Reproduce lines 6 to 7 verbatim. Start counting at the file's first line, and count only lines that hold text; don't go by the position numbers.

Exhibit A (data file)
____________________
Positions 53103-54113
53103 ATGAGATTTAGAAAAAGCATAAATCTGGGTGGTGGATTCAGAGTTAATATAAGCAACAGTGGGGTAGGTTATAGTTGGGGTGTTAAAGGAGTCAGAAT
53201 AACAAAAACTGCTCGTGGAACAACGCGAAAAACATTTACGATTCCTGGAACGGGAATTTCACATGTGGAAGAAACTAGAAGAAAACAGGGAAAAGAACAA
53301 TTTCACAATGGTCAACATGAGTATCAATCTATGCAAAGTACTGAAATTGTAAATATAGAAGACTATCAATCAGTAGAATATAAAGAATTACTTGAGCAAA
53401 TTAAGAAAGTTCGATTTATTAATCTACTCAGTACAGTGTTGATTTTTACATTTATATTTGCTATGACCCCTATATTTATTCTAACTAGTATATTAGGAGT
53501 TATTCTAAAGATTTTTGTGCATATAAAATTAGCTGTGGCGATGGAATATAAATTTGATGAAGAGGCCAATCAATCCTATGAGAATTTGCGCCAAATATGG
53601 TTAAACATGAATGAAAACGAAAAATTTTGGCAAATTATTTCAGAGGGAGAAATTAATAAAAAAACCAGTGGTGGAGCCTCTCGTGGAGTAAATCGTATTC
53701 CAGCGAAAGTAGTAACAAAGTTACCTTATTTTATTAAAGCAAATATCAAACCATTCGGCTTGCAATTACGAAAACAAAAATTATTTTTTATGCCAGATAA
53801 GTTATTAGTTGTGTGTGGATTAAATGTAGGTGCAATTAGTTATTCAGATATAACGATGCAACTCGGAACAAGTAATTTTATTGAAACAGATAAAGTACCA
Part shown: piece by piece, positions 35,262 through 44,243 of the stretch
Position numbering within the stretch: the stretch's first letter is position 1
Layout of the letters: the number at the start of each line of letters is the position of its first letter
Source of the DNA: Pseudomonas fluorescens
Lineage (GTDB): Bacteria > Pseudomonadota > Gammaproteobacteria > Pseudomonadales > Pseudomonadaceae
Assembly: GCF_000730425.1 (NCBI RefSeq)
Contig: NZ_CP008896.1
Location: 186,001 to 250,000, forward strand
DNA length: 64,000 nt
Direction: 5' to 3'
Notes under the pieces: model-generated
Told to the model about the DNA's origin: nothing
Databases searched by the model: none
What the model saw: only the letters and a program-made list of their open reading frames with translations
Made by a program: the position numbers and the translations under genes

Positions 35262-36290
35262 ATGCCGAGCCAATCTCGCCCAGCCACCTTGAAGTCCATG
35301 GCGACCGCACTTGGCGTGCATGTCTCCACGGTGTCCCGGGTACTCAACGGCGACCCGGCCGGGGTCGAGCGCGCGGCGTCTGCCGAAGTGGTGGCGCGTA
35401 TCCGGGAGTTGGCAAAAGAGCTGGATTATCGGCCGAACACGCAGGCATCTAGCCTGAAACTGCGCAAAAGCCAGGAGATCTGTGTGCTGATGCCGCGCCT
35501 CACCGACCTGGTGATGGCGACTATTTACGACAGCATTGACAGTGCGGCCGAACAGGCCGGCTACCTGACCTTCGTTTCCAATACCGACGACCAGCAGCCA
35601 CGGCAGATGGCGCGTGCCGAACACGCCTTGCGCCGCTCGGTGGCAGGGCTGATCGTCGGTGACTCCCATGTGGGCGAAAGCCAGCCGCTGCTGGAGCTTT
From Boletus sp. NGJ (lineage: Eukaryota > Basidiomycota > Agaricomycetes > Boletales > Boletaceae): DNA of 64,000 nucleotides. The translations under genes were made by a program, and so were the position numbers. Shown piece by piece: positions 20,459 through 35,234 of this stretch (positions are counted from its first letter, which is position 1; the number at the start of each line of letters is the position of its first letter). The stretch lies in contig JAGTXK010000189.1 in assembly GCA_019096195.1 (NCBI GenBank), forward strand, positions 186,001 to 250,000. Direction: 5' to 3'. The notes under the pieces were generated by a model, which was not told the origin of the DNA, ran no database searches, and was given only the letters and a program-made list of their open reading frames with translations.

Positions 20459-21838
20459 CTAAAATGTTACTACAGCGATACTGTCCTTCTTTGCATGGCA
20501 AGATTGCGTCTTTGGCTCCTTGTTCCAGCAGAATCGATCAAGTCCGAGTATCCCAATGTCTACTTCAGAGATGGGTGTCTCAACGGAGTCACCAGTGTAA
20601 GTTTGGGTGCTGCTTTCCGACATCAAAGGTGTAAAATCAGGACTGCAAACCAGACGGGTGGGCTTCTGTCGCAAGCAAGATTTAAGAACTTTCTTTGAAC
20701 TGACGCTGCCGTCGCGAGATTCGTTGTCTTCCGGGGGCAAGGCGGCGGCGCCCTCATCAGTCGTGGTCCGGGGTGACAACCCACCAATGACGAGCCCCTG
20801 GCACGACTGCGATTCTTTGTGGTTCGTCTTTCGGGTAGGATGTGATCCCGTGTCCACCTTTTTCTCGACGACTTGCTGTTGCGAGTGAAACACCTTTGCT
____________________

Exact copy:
53501 TATTCTAAAGATTTTTGTGCATATAAAATTAGCTGTGGCGATGGAATATAAATTTGATGAAGAGGCCAATCAATCCTATGAGAATTTGCGCCAAATATGG
53601 TTAAACATGAATGAAAACGAAAAATTTTGGCAAATTATTTCAGAGGGAGAAATTAATAAAAAAACCAGTGGTGGAGCCTCTCGTGGAGTAAATCGTATTC